LEARNING OF GRACE: A Sonnet
When I was twelve and very sick
my father sat by my hospital bed
and hand-fed me a treat from home,
but instead of being grateful
I complained he smelled of cigarettes
and uttered not a word of thanks.
He washed his hands with lemon juice
and fed me more.
On that day I learned of grace,
a lesson no sermon
could teach half as well,
for I did not deserve such kindness
and was never so gracious
with a child of my own.
February 4, 2023
This is one of several poems I’ve been working on this week. I think it’s done, but I made substantial changes to the poem just two days before posting it here. I tend to fall in love with a new poem, and that can cause problems. I often think a poem is finished, only to spot some obvious problem and then beat myself up for not seeing it sooner. I once heard Donald Hall say that he puts new poems away in his sock drawer for two or three weeks before reviewing them again and only then – maybe – does he consider a poem to be finished. That’s a good idea . . . let your poems mellow for a few weeks before sharing them with the world . . . something I didn’t do here, although I still like the poem.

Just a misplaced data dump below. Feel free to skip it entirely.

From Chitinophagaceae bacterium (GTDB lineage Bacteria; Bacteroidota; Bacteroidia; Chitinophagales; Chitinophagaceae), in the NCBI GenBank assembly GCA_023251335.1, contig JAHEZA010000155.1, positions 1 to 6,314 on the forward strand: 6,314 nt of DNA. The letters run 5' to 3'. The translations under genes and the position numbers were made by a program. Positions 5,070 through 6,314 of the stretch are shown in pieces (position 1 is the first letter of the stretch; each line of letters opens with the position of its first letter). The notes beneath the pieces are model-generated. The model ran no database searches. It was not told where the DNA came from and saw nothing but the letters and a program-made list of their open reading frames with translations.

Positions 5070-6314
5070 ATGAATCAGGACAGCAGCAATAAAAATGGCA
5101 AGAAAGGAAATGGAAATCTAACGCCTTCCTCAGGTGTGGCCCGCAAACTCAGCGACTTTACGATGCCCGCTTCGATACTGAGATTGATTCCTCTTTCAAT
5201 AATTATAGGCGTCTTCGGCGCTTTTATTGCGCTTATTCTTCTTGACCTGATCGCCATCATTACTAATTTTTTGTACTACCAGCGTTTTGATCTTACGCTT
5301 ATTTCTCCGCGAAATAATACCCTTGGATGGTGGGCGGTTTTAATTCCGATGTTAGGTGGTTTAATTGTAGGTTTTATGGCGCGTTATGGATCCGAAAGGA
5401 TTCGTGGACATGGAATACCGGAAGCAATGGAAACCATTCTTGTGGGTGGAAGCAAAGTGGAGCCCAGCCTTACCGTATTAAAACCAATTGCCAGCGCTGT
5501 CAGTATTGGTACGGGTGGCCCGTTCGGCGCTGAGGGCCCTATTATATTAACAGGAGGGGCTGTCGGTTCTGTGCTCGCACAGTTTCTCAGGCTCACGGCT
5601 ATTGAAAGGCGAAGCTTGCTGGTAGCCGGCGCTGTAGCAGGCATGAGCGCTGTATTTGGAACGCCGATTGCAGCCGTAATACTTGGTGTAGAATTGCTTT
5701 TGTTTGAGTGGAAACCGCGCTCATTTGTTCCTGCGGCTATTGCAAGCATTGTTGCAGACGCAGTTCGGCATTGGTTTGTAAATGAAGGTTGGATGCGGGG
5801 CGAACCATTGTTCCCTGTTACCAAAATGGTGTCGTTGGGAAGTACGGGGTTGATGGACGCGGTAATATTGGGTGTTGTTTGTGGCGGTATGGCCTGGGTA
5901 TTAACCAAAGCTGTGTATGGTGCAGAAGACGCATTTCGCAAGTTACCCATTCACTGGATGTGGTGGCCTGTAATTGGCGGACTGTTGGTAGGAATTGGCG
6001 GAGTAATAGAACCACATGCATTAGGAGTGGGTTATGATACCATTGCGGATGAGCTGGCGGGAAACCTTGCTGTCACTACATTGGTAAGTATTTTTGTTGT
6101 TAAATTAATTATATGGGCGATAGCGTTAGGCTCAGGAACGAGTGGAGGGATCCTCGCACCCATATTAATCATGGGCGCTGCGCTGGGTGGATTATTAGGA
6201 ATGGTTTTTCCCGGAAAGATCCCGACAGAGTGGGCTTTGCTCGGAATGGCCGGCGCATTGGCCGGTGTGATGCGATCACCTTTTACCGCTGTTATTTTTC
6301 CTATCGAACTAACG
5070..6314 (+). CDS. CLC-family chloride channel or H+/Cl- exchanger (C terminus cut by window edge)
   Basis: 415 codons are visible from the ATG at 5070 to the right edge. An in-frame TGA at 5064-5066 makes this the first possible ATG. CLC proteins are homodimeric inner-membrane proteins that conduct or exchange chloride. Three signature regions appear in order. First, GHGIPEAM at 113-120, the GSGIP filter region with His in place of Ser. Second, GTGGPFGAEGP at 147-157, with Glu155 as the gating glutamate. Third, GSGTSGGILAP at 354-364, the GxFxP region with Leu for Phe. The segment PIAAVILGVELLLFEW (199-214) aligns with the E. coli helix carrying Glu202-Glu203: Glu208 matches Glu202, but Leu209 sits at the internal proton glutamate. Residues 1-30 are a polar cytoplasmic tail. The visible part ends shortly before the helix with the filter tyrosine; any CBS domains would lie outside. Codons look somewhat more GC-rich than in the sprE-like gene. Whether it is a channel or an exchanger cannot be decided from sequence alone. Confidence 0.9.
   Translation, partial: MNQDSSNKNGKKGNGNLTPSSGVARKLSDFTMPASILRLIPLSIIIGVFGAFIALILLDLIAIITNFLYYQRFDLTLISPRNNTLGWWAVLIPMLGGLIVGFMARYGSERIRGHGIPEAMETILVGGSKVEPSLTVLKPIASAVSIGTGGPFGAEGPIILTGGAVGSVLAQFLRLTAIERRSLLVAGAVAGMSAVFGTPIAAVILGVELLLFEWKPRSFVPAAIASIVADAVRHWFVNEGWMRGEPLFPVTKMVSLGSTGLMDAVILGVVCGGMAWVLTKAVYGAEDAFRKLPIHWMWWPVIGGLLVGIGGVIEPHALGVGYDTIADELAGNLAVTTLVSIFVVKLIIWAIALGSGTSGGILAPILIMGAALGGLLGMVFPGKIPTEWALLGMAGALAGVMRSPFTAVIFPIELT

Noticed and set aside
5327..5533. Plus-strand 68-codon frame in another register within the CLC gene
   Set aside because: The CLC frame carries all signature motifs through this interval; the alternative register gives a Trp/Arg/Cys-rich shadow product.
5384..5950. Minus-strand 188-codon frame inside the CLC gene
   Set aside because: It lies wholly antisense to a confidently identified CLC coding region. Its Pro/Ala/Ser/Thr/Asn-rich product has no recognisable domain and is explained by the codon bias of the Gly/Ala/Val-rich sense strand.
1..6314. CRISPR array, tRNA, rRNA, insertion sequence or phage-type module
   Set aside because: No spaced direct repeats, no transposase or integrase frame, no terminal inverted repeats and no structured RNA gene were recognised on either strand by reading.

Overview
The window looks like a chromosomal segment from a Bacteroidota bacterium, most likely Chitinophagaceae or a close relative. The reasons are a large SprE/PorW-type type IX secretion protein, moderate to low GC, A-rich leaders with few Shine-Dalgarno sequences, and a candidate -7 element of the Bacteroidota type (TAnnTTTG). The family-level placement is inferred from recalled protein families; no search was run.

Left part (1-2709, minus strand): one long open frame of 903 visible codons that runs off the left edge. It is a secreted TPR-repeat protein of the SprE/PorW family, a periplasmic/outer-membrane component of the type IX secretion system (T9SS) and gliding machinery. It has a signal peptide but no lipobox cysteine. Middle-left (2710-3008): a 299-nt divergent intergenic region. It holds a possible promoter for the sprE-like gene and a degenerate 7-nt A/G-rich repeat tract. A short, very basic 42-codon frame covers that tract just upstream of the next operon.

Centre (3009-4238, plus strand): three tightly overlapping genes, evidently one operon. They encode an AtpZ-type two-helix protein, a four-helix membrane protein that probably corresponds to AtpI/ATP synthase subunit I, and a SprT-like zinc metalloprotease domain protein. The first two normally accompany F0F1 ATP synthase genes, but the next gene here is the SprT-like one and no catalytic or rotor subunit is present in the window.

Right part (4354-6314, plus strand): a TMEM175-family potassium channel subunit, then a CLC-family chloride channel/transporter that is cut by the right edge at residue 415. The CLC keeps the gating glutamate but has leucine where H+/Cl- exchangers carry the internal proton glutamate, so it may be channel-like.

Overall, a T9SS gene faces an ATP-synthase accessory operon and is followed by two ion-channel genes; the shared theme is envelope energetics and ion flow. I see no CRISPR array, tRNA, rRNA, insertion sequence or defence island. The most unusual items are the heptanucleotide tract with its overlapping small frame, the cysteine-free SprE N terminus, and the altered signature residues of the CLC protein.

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A New Poem Every Monday
(tho’ sometimes life gets in the way)
Joseph Neely, all rights reserved